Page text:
Is the Glass Half-Full or Half-Empty?
There is a glass of water on the counter, and the water level is sitting halfway up the glass. What follows is a question we are all familiar with: Is the glass half-full of water or half-empty? We have been taught that our answer to this question determines our level of optimism, but this question is not productive in moving forward.
Instead of settling for the current water level, employees can take their organization to the next level by believing there is a way to fill the glass to the top. Choosing optimism is not simply finding the bright side. Rather, it is reflected in one’s ability to keep moving forward in the midst of difficult circumstances. When problems seem too big to solve, we can become overwhelmed, but there are some practical ways in which we can move forward to reach our preferred future.
Ever since my second daughter was born, she has been plagued with sporadic high fevers and febrile seizures. These fevers have occurred about every two to three weeks and are frequent disruptors of the routine my wife and I have worked so hard to create. When they hit, we have developed a new routine of waking up every three hours to give our daughter Tylenol, then Ibuprofen, then Tylenol, then Ibuprofen, then…you get it.
With my wife and I both in graduate school, this problem is magnified and sometimes seems like a mountain we are climbing without a summit. We are told that most children with this condition grow out of it, but the timing is uncertain; it could take four years or ten. With the uncertainty of when a solution will come, I feel like I am wandering in the dark, which can bring fear and anxiety.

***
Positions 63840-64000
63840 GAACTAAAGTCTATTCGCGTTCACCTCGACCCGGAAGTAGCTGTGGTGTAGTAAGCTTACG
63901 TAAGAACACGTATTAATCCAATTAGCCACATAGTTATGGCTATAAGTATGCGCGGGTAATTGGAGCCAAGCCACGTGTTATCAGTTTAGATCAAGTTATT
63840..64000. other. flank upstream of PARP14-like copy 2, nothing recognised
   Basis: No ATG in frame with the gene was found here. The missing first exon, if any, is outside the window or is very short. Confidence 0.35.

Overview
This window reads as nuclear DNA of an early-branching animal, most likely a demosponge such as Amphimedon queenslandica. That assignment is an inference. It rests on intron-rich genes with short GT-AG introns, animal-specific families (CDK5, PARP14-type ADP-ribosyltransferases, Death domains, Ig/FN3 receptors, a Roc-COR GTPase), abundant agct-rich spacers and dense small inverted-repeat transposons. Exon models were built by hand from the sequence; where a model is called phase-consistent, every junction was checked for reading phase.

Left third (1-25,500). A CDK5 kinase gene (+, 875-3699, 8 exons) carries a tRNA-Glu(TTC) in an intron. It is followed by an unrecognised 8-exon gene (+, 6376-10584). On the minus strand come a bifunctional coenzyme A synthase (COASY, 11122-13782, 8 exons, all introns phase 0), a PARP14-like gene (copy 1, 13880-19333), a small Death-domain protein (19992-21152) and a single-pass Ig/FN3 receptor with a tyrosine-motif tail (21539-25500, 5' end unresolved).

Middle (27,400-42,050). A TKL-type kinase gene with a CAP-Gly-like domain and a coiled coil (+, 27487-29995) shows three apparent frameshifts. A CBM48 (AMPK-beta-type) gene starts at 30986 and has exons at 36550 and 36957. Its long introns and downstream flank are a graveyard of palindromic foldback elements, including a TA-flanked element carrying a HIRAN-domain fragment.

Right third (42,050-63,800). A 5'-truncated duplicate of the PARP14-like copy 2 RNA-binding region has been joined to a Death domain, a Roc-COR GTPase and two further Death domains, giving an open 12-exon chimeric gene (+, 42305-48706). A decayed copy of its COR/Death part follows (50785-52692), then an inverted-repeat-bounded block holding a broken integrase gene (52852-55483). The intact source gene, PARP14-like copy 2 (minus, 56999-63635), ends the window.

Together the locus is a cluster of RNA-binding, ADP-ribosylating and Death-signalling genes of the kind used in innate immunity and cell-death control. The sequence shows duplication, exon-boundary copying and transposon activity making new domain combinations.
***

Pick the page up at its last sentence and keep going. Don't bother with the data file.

You may not be a parent, but everyone has felt overwhelmed at some point. It could be a problem at work that involves so many details you have no idea where to start, a broken relationship that is too far gone and seemingly not worth revisiting, or debt so deep that financial freedom seems out of reach. Whatever your context may be, there are four practical ways to remain optimistic – remembering your preferred future, reframing your problem, getting support, and celebrating progress.
01 | Remember Your Preferred Future
To rethink the problem, first remember the preferred future. My daughter’s laugh brings so much joy to my heart that I long for the day when it is more frequent. I crave it the way a person underwater craves the much-needed breath found at the surface, and this pushes my feet each step up the mountain.
At WinShape Teams, our purpose is to build strong, healthy, fulfilling teams that change the world around them. This can seem like an impossible endeavor, but this purpose is more powerful than the problem. The summit of strong, healthy, fulfilled teams and leaders keeps us moving forward.
02 | Break Down Your Problem into Attainable Steps
After remembering the ideal future, break your mountain into attainable checkpoints. Do not worry about getting to the summit, just make it the next ten feet. Clearly defining checkpoints makes progress more recognizable when they are reached, and this can fuel further optimism.